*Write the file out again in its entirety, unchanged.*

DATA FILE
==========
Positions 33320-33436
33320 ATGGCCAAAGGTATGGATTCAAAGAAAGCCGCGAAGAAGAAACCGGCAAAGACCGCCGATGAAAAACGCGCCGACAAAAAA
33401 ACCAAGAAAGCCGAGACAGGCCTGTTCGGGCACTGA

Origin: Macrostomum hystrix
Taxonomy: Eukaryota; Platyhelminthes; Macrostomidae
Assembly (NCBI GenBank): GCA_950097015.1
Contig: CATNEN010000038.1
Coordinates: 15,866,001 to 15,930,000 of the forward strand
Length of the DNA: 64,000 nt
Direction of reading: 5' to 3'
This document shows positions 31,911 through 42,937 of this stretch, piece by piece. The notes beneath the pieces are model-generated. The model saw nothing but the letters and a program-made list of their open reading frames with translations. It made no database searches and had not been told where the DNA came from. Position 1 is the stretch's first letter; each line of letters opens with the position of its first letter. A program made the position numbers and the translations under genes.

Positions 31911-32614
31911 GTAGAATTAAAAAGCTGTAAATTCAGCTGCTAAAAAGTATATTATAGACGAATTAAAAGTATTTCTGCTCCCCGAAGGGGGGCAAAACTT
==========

Positions 33320-33436
33320 ATGGCCAAAGGTATGGATTCAAAGAAAGCCGCGAAGAAGAAACCGGCAAAGACCGCCGATGAAAAACGCGCCGACAAAAAA
33401 ACCAAGAAAGCCGAGACAGGCCTGTTCGGGCACTGA

Origin: Macrostomum hystrix
Taxonomy: Eukaryota; Platyhelminthes; Macrostomidae
Assembly (NCBI GenBank): GCA_950097015.1
Contig: CATNEN010000038.1
Coordinates: 15,866,001 to 15,930,000 of the forward strand
Length of the DNA: 64,000 nt
Direction of reading: 5' to 3'
This document shows positions 31,911 through 42,937 of this stretch, piece by piece. The notes beneath the pieces are model-generated. The model saw nothing but the letters and a program-made list of their open reading frames with translations. It made no database searches and had not been told where the DNA came from. Position 1 is the stretch's first letter; each line of letters opens with the position of its first letter. A program made the position numbers and the translations under genes.

Positions 31911-32614
31911 GTAGAATTAAAAAGCTGTAAATTCAGCTGCTAAAAAGTATATTATAGACGAATTAAAAGTATTTCTGCTCCCCGAAGGGGGGCAAAACTT